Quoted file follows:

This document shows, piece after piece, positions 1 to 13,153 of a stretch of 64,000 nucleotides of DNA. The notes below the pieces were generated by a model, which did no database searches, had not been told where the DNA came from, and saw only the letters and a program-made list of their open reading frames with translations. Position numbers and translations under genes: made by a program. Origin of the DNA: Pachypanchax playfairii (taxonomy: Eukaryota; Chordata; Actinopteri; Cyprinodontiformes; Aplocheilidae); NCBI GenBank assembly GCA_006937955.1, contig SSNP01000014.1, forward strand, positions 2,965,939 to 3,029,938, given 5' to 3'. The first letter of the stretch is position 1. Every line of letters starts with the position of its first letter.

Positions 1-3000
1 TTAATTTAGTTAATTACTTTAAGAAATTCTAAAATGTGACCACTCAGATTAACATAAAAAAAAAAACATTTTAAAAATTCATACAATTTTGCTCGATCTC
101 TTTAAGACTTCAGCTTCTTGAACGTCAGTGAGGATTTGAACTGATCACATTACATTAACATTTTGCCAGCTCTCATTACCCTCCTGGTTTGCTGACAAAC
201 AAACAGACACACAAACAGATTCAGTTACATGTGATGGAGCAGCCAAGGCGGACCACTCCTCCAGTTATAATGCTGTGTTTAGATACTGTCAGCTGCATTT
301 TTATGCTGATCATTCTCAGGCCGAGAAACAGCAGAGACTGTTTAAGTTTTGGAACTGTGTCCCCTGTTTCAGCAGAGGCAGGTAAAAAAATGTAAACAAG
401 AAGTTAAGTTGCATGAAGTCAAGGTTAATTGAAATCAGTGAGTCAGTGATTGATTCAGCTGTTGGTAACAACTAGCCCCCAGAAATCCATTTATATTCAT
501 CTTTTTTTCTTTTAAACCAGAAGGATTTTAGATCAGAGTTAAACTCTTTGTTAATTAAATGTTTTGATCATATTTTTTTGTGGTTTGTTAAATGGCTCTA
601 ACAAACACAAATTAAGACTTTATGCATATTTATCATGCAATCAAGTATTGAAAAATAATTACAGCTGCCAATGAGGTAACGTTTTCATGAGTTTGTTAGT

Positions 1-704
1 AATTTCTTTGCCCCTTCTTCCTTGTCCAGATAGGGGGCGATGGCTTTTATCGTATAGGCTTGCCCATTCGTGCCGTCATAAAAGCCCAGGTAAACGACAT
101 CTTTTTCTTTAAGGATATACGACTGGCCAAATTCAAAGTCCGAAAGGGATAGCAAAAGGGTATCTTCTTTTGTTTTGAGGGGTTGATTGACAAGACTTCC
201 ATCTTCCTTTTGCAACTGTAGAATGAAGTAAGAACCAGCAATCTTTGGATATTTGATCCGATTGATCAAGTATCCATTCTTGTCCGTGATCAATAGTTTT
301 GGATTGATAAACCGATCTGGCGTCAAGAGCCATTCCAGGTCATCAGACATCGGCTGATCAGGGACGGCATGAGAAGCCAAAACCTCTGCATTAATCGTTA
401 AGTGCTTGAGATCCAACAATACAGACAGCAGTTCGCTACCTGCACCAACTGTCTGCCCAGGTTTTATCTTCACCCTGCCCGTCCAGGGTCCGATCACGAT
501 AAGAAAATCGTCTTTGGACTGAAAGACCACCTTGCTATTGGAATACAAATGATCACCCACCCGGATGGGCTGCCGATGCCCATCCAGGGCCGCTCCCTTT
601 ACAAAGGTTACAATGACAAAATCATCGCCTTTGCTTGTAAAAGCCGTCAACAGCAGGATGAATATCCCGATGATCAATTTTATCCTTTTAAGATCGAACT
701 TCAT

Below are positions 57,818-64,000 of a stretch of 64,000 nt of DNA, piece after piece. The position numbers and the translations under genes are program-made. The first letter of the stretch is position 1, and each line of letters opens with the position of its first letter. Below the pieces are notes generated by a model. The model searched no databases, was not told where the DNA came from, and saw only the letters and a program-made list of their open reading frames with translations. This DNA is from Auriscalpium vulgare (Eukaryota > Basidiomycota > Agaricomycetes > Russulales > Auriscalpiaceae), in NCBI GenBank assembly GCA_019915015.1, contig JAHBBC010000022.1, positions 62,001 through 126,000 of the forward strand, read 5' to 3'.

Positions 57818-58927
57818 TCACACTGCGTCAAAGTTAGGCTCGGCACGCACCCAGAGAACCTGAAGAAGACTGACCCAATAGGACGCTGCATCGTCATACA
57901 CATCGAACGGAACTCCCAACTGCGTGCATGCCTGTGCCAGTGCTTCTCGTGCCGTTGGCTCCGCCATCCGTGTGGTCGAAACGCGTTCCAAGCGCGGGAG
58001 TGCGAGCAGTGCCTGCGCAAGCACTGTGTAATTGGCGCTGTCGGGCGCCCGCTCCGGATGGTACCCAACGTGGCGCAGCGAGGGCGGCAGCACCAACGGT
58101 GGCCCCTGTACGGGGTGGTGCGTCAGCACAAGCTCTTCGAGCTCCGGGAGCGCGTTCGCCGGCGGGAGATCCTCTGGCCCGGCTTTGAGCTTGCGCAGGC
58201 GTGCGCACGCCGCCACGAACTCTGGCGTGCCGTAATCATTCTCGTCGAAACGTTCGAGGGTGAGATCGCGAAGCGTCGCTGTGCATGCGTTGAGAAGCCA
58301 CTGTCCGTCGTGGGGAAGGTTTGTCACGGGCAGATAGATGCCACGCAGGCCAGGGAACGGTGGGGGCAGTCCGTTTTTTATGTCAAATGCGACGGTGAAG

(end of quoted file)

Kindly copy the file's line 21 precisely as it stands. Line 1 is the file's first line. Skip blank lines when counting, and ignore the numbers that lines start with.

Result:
57818 TCACACTGCGTCAAAGTTAGGCTCGGCACGCACCCAGAGAACCTGAAGAAGACTGACCCAATAGGACGCTGCATCGTCATACA